Things to do: McColl Center open house

Eight artists from around the country joined McColl Center for Art + Innovation as new artists-in-residence. They’ll engage with communities specific to their practice and use their art to invoke change or improvement.

Some will focus on studio practice and others will engage with social issues. Brad Thomas, McColl director of residencies + exhibitions, said this is an “exciting time of new discoveries for the artists and our guests.”

The artists and their studios will be open for a reception, 6-9 p.m. Friday at the center, 721 N. Tryon St.


Robert Lazzarini,

Brooklyn, N.Y., Knight Artist-in-Residence. A sculptor, Lazzarini playfully removes objects from their context, distorts and manipulates their forms using digital and traditional techniques, and presents them as their trippy counterparts. He has work at the Hirshhorn Museum and Sculpture Garden, the Whitney Museum of American Art, and Mint Museum. Benjamin Genocchio, writing for The New York Times in 2009, called him “one of America’s most exciting Young Artists.”


Robert Karimi,

St. Paul, Minn., Knight Artist-in-Residence. Karimi is a multidisciplinary artist best known for culinary experiences heightened by dynamic performance. He works through projects like Kaotic Good Productions and ThePeoplesCook to address health, wellness and social change. He has touched more than 40,000 people through engagements like 28 Days of Good Energía, a project aimed at awareness of Type 2 Diabetes. Karimi, a National Poetry Slam champion, will host food “happenings” through partnerships with 7th Street Market, Charlotte B Cycle, Carolinas Heathcare System and Charlotte Center City Partners.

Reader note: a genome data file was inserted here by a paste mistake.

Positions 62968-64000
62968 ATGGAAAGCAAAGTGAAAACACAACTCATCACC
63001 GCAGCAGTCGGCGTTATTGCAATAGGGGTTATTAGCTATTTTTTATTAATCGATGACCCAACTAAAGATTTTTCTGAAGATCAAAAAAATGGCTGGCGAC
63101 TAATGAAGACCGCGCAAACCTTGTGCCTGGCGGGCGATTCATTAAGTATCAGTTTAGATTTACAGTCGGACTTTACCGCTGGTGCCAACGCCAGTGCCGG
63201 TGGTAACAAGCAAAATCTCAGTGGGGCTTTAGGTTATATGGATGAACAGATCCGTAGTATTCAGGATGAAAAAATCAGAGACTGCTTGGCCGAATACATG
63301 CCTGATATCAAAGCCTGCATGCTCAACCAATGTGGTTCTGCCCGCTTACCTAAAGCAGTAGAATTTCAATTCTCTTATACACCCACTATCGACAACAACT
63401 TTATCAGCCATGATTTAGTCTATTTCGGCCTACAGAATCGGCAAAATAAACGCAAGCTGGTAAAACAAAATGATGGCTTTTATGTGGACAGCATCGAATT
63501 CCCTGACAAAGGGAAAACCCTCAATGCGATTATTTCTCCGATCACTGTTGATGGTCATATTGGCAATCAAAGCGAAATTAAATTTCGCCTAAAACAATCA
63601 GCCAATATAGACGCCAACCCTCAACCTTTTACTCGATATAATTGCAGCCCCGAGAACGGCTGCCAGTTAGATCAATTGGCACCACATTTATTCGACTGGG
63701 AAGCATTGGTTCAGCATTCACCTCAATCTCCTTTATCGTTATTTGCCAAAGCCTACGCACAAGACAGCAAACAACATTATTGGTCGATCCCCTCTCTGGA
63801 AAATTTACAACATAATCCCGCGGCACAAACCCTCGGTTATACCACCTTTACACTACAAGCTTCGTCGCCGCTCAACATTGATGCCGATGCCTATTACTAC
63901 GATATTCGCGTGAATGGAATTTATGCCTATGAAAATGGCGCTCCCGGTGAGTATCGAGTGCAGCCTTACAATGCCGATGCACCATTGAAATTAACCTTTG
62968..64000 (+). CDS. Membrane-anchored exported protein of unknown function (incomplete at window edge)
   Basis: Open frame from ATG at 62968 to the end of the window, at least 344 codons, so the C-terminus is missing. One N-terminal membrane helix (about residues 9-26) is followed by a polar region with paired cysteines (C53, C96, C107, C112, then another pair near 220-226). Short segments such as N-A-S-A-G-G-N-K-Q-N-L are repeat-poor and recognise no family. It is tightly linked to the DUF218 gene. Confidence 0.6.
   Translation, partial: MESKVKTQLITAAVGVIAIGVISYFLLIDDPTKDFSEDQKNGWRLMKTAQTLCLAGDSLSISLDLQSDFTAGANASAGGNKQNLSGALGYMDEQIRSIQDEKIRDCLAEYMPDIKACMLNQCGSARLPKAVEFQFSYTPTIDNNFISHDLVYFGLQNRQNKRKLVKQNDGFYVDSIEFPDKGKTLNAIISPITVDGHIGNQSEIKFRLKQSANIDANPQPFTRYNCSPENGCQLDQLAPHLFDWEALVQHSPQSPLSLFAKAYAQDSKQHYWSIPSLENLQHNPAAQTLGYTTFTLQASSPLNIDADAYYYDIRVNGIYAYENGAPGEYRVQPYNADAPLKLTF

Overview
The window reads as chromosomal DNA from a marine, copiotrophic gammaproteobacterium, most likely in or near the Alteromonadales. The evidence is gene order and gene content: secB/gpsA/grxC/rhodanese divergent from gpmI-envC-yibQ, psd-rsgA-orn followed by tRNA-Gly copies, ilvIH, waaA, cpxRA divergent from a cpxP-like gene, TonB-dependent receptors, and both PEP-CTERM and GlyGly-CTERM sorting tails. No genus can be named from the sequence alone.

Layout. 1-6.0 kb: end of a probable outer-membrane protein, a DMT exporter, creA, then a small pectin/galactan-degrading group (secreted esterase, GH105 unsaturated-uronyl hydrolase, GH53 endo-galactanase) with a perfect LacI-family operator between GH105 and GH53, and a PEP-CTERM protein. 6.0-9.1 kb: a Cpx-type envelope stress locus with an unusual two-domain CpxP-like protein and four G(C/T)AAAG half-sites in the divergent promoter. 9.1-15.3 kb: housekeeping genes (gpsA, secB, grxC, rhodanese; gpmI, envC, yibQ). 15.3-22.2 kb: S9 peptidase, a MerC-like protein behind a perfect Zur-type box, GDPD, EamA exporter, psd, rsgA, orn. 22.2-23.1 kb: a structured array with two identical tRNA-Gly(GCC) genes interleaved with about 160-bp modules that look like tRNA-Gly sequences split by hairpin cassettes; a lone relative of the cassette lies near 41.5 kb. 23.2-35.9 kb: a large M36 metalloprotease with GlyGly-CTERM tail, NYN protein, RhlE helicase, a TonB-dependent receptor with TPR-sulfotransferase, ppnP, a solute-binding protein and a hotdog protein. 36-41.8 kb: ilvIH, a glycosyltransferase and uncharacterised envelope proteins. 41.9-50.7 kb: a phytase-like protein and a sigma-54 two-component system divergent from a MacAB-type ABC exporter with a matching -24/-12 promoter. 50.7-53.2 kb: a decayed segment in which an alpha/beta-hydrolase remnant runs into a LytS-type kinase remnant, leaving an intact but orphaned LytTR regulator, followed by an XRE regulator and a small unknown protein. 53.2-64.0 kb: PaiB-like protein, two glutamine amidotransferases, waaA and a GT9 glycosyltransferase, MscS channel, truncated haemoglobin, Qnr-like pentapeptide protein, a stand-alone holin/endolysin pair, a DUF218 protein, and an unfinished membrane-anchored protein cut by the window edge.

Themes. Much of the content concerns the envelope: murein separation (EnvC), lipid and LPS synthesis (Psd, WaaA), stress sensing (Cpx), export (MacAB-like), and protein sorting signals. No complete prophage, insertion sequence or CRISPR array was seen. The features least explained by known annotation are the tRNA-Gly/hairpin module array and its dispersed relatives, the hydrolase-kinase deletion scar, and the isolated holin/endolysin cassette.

• Anne Lemanski, Spruce Pine, Windgate Artist-in-Residence. She is a artist whose three-dimensional paper animal sculptures provide social and environmental commentary. Printed papers cover copper wire forms, bound by artificial sinew to create objects whose cuteness is undeniable. The prints often hum with underlying sinister tones, revealing humanity’s impact on animal populations: exploitation, domestication, and environmental extinction.


Amanda Lee,

Seattle, UNC Charlotte Artist-in-Residence. She is a printmaker who mixes silkscreen and lithography with salt paper photographic prints. Series are laid out in large colored grids reminiscent of quilts, sometimes overlaid with film projections to create a moment-specific work. Conceptually, her work investigates social issues like domestic violence with a lens on its effects and the healing process.

Lee will team teach with Assistant Professor Erik Waterkotte, leading a curriculum in which students will create work based on research at human service agencies. UNCC’s Rowe Galleries will host the project in March.

ArtPlace America Environmental Artists-in-Residence have plans for a project in the Brightwalk Neighborhood north of uptown, carrying out a partnership with the center, whose “goal is to create innovative solutions for restoring and preserving natural resources, all while enhancing visual appeal,” the Brightwalk website says. The artists will work independently on their projects:

• Brandon Ballengee will create a Love Motel for Insects, attracting bugs to canvases via ultraviolet lights to “create an opportunity for public interactions with nocturnal arthropods.”


Stacey Levy,

a sculptor, will restore bird habitats through “Fly Line: Bird Habitat Ribbon, Making a neighborhood to share with the birds at Brightwalk.”

• Tattfoo Tan will realize a food forest, highlighting trees with edible elements and medicinal and historical importance.

• Wowhaus – the team of Ene Osteraas-Constable and Scott Constable will transform a small park into Scuppernong Commons, which will be a “living lab” focused on growing and preparing the native scuppernong grape.